Meals financial institution transition in Washington County accomplished | Native Information
ATLASBURG – Richard Nelson isn’t sure what he would do without the Burgettstown Area Food Pantry.
The Independence Township man spent time volunteering at and receiving food from the Avella pantry before it closed last year in the midst of the COVID-19 pandemic.
But he doesn’t own a car, so he made the long drive with his sister in her SUV and waited patiently in line Wednesday morning as volunteers brought boxes of food to more than 100 clients who regularly come to the monthly food distribution along Route 18 just south of Burgettstown.
“Probably wouldn’t have made it month-to-month. A lot of people wouldn’t have made it,” Nelson said about how the food he receives from the pantry has helped him and many others survive. “Everybody helps everybody. I’m happy. I’m proud of it.”
Having been a volunteer himself, Nelson, 60, was especially thankful of the people who delivered the heavy boxes to the vehicles lined up in several neat rows on the gravel parking lot.
“They’re good help. Volunteers, they’re hard to get,” said Nelson, who is suffering from various health problems. “A lot of people, they give you a little more (food).”
July was the first full month that the Greater Pittsburgh Community Food Bank took over management of the dozen pantries across Washington County after the county commissioners voted in December to reallocate their $240,000 in state and federal funding from the Greater Washington County Food Bank to the Pittsburgh nonprofit. While the transition earlier this year got off to a bumpy start as Greater Washington’s officials decided to work as a separate nonprofit to battle food insecurity in the community, Pittsburgh began taking on a larger role in May and now completely supplies the pantries and 11 senior high-rise apartments in the county.
“Things are going extremely well,” said Charlese McKinney, the director of partner network programs at the Pittsburgh food bank. “We’ve got all of the pantries connected to us and all of them now have received orders from us.”
She praised the work by the pantry coordinators with how they’ve assimilated to the new system. Change is never easy, and it’s taken some time to get everyone trained, McKinney acknowledged, but the pantries are now fully integrated within Pittsburgh’s network. The transition began in May, but became official on July 1.
“It was not an easy transition, because it wasn’t expected,” McKinney said of the December vote by the county commissioners to put Pittsburgh in charge. “Everyone was welcoming to new ideas and didn’t make us feel like an outsider. It’s now our normal course of business. We’re really comfortable where we’re at. We’re in a great position.”
That’s how Beth Engel, coordinator for the Burgettstown Area Food Pantry, feels about the changes.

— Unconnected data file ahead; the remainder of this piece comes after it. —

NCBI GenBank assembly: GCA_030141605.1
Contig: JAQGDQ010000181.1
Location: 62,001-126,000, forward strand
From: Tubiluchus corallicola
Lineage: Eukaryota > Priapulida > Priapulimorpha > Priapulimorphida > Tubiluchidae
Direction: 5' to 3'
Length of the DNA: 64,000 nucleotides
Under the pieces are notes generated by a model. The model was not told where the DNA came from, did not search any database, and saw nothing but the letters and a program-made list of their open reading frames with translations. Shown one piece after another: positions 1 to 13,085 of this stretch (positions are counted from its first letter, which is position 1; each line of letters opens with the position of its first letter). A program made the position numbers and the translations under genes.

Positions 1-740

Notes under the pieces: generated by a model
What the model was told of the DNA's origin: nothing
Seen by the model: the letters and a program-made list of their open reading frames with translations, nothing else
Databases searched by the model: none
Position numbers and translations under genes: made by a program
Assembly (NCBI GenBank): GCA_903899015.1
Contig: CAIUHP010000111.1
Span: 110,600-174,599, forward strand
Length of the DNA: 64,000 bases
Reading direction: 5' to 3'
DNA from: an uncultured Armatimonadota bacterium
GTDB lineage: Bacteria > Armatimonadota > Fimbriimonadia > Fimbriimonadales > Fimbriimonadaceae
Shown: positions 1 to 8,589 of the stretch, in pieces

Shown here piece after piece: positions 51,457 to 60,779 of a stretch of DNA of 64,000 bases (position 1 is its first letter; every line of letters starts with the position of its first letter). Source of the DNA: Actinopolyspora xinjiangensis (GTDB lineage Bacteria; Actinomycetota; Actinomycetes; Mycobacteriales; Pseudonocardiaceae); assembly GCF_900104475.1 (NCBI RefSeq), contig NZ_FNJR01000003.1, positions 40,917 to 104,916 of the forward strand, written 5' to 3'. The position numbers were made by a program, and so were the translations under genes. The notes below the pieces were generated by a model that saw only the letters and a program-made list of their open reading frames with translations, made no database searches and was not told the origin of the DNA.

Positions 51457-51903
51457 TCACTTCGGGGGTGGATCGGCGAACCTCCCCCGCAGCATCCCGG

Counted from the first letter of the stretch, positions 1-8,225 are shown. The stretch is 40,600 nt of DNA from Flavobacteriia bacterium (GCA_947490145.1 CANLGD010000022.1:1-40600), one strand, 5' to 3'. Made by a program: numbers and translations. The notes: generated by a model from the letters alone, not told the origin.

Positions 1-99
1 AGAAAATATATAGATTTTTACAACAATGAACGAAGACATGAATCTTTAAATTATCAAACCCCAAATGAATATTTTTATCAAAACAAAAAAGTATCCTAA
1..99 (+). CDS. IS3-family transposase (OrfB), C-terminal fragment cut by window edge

“There’s a transition period, but I think it’s wonderful,” Engel said. “The cooperation and assistance from Pittsburgh Food Bank has been excellent. Their goal is the same as our goal.”
Her mother, Jean Roberts, ran the pantry for 36 years before her death in 2013. Engel took over and has led it ever since.
Engel is pleased with the amount of fresh produce the pantry receives from Pittsburgh, along with the electronic administrative filings she does each month, which takes her about 10 minutes to complete compared to the three hours it usually took her to fill out handwritten paperwork from before.
“It’s made a big difference,” Engel said. “It’s made things easier.”
While the economy shows signs of recovery as the country continues to battle the pandemic, Engel said there’s still a “great need” to help people. At the height of the pandemic and economic downturn last year, the pantry was helping about 225 clients each month, although that has dropped to 75 to 175, depending on whether people are away during the summer.
“We were busy,” said Jessica Held, the pantry’s assistant coordinator. “The community was great. If it wasn’t for them, I don’t know what we’d do.”
Volunteers have noticed fewer clients lately after federal stimulus checks were sent out, illustrating that the money is helping those in need. But Engel noted that vehicles start lining up at 6 a.m., even though the distribution didn’t begin for another three hours.
Clients are eligible on a sliding scale depending on their household income and the number of people in the family. While they’re open just once a month, the Burgettstown Area location will also work with clients to distribute boxes of food by appointment, if needed. Engel and Held praised the dedication of the volunteers, who range in age from 40 to 80 years old.
“We’re family here,” Held said. “It’s a close-knit group.”
The community has “stepped up” food and financial donations during the pandemic, Engel said.
“The money you see here stays here. This is where our focus is. We don’t get into politics,” Engel said of the transition between the two food banks.
While some people were concerned about how Pittsburgh would allocate the county’s money to ensure the local pantries would receive their fair share, those worries have been alleviated in recent months. Now, McKinney said they looking to open additional pantries in the county to offer more outreach for people in needed.
“We’re in a good place,” McKinney said. “We consider this a clean slate and we’re moving forward. We’re continuing what we’re doing across the service area.”ncms-inline)33a77f34-48eb-4228-84e9-ce64bc3f41a2(/tncms-inline)
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